By Alex Distefano
By Scott Snowden
By Anna Merlan
By Steve Almond
By Jena Ardell
By Jon Campbell
By Alan Scherstuhl
By Tessa Stuart
WASHINGTON, D.C.-Among the surprising revelations in New York Times reporter Judith Miller's own account Sunday of her activities in the Plame leak case was an admission that she had been given a security clearance while embedded with a military unit searching for weapons of mass destruction in Iraq.
During the Iraq war, the Pentagon had given me clearance to see secret information as part of my assignment "embedded" with a special military unit hunting for unconventional weapons.
Miller writes that special prosecutor Patrick Fitzgerald asked her to testify about her security status because he wanted to know whether she had discussed classified information with I. Lewis Libby, chief of staff for Vice President Dick Cheney. Libby has been under scrutiny in the outing of Valerie Plame, a CIA officer married to Joseph Wilson, a leading critic of the Bush administration's rationale for war in Iraq.
But it wasn't so much her conversations with Libby that got a rise out of Ivo Daadler. Writing on the TPM Café, a blog run by Joshua Micah Marshall of Talking Points Memo, Daadler wondered about the dilemma of having reporters beholden not to tell what they know:
After all, one of the most important obligations of a person receiving security clearances is not to reveal that information at any time, while one of the most important obligations of a reporter is precisely to reveal information the public has a need and right to know.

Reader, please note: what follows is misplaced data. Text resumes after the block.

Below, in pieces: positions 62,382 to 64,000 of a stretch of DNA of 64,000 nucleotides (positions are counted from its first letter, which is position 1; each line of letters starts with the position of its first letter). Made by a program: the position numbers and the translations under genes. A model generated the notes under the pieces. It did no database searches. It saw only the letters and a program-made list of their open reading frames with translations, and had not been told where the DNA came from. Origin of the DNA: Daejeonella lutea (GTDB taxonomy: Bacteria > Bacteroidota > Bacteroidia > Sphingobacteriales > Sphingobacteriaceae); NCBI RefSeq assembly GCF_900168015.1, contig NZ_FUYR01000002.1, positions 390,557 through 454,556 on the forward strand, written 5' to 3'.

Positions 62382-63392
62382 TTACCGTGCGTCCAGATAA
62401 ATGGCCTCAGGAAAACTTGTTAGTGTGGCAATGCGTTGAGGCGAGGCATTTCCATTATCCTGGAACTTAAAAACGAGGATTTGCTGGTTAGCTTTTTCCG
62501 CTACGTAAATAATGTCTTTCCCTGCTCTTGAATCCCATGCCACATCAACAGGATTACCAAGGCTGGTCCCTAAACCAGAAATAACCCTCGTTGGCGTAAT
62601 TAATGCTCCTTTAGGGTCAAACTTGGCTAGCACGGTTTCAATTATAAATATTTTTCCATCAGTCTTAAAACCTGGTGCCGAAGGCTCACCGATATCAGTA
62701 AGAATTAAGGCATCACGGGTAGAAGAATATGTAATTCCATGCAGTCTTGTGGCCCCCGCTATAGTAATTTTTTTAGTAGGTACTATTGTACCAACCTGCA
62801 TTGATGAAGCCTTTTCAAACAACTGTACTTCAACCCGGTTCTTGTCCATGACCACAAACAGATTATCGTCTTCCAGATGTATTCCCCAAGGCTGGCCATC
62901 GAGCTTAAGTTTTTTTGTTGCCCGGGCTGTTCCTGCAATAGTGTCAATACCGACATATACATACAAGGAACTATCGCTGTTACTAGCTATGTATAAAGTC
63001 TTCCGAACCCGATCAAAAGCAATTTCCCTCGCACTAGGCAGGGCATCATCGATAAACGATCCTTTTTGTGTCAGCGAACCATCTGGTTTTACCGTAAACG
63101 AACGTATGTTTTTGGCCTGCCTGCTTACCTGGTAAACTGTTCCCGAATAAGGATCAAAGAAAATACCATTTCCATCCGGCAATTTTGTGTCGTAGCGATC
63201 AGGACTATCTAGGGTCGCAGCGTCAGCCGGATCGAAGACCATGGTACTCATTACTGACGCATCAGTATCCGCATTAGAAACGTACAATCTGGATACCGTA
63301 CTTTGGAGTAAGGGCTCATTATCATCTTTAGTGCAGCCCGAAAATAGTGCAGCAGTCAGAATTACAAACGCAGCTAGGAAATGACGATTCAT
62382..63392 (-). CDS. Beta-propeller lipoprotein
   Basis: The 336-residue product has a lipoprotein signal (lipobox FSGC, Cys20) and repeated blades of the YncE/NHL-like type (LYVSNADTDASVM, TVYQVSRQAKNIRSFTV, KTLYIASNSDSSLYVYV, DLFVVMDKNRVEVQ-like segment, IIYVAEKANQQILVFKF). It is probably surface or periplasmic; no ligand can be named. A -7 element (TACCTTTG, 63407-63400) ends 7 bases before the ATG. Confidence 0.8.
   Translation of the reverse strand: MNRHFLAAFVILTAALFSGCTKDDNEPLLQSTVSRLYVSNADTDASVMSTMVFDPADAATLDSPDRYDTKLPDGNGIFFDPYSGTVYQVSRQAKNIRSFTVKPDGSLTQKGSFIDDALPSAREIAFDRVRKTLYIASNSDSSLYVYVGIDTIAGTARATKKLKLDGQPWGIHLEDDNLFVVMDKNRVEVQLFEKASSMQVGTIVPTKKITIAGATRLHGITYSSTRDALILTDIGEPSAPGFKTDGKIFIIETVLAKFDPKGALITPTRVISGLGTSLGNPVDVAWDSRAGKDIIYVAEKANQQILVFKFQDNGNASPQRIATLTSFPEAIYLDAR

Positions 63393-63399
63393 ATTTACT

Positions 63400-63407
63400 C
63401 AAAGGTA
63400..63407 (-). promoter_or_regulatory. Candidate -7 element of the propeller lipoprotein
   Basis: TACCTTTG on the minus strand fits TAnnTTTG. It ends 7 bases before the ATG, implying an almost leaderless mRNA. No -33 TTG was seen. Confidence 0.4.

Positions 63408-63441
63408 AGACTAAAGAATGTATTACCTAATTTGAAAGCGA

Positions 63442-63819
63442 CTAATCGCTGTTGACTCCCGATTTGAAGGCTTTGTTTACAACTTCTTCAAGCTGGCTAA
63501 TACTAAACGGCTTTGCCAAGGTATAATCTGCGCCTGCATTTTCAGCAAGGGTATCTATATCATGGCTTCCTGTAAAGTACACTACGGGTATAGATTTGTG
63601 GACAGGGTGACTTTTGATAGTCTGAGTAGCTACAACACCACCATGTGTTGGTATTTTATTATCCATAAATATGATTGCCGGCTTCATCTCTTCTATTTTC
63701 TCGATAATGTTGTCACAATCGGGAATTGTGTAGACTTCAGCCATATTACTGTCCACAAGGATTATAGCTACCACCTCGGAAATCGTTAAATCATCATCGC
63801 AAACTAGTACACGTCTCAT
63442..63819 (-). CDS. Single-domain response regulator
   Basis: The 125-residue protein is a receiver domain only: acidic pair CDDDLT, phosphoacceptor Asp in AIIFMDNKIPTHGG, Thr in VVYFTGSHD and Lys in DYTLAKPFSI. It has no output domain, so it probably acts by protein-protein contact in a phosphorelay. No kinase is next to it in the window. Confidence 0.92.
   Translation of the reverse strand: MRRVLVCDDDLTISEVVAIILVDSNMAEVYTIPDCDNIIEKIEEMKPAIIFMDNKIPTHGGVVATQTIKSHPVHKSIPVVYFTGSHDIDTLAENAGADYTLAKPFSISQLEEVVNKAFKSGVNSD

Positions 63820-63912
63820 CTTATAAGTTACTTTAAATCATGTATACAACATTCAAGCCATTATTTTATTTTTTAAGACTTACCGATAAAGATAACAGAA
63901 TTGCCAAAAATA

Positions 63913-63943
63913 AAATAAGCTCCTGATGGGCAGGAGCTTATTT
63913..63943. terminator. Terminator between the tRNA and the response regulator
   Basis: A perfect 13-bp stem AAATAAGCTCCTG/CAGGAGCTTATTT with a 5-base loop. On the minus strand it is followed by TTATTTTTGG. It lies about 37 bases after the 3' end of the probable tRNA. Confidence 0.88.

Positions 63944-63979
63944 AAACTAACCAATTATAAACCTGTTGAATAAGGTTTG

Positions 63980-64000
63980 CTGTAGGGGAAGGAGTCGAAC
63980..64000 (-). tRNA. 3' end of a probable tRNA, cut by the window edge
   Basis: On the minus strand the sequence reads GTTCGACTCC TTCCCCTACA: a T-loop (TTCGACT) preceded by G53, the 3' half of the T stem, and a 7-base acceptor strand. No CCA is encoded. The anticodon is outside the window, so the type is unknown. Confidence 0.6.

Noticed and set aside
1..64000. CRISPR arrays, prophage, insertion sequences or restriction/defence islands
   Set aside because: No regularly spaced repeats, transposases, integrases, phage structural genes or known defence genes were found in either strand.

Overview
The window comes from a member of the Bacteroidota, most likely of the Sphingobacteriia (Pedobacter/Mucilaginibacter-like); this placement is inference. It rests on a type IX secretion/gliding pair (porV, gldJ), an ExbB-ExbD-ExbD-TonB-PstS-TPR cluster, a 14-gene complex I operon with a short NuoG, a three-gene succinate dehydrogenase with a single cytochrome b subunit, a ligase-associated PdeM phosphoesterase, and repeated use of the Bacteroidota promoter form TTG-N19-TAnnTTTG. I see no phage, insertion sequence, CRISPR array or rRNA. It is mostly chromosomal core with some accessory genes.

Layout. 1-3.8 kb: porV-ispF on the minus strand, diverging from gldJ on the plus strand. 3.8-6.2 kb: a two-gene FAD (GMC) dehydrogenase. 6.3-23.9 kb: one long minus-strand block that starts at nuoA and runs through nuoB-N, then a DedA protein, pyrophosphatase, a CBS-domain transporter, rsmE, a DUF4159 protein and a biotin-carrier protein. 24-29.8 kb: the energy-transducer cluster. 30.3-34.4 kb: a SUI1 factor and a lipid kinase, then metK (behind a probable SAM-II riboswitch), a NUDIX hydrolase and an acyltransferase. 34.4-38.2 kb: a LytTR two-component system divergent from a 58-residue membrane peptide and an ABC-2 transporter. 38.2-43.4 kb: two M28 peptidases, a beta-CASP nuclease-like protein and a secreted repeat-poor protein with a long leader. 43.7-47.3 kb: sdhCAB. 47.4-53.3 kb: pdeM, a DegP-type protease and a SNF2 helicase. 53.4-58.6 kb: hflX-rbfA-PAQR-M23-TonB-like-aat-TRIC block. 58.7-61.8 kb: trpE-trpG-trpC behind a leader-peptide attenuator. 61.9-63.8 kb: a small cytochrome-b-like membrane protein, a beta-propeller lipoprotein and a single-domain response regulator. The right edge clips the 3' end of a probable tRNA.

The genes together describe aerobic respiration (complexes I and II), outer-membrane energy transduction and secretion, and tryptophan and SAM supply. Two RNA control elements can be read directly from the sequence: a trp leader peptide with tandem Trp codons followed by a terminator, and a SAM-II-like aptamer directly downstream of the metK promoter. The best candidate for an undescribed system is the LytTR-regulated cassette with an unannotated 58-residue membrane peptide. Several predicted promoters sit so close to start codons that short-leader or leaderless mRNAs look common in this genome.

Can someone explain why this glaring conflict of interest is acceptable?
The conflict he cites does appear to have played a part in Miller's coverage of the WMD issue. She wrote on Sunday:
I told Mr. Fitzgerald that Mr. Libby might have thought I still had security clearance, given my special embedded status in Iraq. At the same time, I told the grand jury I thought that at our July 8 meeting I might have expressed frustration to Mr. Libby that I was not permitted to discuss with editors some of the more sensitive information about Iraq.
Providing a journalist with a security clearance is unusual to begin withformer CBS correspondent Bill Lynch has likened it to the government's licensing journalistsbut a security clearance within a WMD investigations unit dealing with highly sensitive matters is hard to believe.
If Miller couldn't tell her editors what she had learned as a reporter because it would be revealing classified information, then how could she perform her job as a reporter? Did Miller instead become a secret government agent, as it were, operating within The New York Times?
In any event, she may have come close to violating secrecy laws herself. If Fitzgerald seized on this and raised the possibility of such a prosecution, then he may have successfully flipped Miller into turning against others when she went before the grand jury. Such a deal might allow her to be considered a witnesswhich is what she is now being calledand not a potential target.